Obviously there’s much I can’t discuss here and now. What I am able to express is the frustration, the sheer helplessness a parent can feel when their child is caught up in something out of his control. When he’s hurt, when he’s distressed at what the alleged victim and her family are going through, when he’s questioning his ability to judge character in friendships, when his reputation is on the line, when he doesn’t know if his school will support or judge him harshly, when he’s grappling with how to take responsibility for what may have gone on in his home.
When you know that your child will forever be profoundly changed by what has, is, and will continue to happen. When he could very well be collateral damage.
And you are just plain not there.
I don’t want you to misconstrue what I’m not addressing here as my diminishing the gravity of the legal charges. Hardly. I’m crushed by the thought of it. What I know of the incident and the aftermath is haunting me. But I'm not going to publicly comment on these elements of this specific incident and this is why:
*Rape: because there’s nothing to discuss. It’s not an issue with sides where you take one or the other. It’s wrong. Earth shattering wrong.
*Allegations of rape: because it’s not my place. I hope everyone directly involved gets the legal, medical and emotional help they deserve. But the bottom line is that although I’ve read stories, the media does not get everything right. Although I’ve heard stories, word of mouth is not the absolute truth either. The police will continue to investigate, there may or may not be a trial. This is how our system works and it’s not fair to anyone involved for me to publicly speculate.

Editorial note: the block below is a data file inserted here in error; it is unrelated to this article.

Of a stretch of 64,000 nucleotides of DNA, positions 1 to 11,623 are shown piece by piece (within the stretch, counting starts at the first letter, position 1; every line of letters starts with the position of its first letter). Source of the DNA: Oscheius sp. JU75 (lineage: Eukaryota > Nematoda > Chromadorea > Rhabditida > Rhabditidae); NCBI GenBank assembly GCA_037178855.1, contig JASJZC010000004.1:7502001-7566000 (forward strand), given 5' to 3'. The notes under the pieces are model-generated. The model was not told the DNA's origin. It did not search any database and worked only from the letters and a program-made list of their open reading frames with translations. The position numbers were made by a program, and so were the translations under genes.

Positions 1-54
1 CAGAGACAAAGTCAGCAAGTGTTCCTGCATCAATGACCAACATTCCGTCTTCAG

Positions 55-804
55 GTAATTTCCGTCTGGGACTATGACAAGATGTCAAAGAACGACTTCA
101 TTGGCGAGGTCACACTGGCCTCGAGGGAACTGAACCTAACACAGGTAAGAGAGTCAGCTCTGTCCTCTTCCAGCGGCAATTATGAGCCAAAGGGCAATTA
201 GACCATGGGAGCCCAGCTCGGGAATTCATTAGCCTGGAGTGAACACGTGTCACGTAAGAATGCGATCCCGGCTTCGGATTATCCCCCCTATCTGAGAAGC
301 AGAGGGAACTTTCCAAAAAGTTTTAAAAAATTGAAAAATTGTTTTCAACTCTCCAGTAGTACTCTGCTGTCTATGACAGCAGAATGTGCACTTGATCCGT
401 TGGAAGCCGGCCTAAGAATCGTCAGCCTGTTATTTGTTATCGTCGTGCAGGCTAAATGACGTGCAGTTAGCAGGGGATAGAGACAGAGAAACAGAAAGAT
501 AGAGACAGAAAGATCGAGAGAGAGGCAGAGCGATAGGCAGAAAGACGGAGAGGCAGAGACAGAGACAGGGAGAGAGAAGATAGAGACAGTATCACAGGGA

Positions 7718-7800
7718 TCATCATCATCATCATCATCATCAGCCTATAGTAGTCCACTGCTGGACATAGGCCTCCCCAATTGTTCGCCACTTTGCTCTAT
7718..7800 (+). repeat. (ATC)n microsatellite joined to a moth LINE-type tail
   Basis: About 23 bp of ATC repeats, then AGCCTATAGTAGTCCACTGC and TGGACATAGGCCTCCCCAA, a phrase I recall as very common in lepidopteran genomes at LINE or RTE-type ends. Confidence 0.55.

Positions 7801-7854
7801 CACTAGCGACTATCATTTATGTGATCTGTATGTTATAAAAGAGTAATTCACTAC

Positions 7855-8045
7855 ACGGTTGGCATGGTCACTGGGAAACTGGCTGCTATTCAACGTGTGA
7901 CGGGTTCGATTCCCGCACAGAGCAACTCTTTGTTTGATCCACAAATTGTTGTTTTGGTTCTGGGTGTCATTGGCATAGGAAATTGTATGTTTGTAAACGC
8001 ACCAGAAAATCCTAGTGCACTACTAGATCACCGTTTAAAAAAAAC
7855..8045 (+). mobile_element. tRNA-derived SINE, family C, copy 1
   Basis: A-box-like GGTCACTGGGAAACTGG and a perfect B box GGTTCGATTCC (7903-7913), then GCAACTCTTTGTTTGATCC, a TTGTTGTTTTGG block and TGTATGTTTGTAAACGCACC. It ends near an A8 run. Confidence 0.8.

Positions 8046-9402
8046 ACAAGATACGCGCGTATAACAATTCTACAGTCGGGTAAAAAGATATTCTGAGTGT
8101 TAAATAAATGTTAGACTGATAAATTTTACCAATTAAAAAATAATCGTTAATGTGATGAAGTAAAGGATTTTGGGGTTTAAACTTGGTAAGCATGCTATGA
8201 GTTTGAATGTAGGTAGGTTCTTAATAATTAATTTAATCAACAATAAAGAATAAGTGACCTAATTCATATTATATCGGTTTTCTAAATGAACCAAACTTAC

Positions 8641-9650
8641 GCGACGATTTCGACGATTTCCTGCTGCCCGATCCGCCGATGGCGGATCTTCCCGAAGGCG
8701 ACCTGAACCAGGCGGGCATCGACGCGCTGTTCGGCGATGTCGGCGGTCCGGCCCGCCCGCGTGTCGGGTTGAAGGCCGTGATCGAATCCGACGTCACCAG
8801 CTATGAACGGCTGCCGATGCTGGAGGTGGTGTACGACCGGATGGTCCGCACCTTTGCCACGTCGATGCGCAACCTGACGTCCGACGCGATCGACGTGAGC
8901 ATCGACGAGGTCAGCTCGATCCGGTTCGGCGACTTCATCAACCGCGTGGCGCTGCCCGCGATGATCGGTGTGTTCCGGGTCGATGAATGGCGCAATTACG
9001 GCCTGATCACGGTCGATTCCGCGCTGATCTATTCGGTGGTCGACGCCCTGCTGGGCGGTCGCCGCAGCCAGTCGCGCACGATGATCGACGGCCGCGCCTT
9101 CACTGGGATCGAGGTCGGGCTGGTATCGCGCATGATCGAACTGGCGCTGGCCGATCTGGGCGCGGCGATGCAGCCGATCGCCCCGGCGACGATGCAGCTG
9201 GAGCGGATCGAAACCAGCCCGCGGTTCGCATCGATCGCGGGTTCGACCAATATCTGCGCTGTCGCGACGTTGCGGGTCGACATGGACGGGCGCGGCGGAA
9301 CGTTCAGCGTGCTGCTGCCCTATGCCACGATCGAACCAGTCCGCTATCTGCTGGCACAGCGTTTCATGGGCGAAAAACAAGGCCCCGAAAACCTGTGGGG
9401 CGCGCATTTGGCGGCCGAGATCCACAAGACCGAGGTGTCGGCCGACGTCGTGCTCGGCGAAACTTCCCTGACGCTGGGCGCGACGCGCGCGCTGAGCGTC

*Underage drinking, whether or not it does happen on college campuses and did or did not happen in this in this instance will be determined by people other than me.
In that first phone call there were so many things I wanted to say to my son, so much I wanted him to know and to understand. It is beyond frustrating that I’m not able to have these conversations face-to-face. That he’s so damn far away the first time that life really seriously kicks him in the face.
All of us.
Like most parents of teenagers, we’ve had conversations about alcohol and how it impairs judgment. About how it impairs your ability to see that you’re impaired. This is true whether you’re underage or of age.
We’ve also discussed rape. Many people think that these are difficult conversation. To me they’re not. They’re actually easy because there’s no grey area, it’s a simple matter of right and wrong.
But when you take rape out of the realm of the hypothetical and into an actual allegation, an actual arrest; when it involves friends on both sides of the equation, what the hell do you say then? This is something, as a parent, that you have to acknowledge that you will never, ever make right. On any level.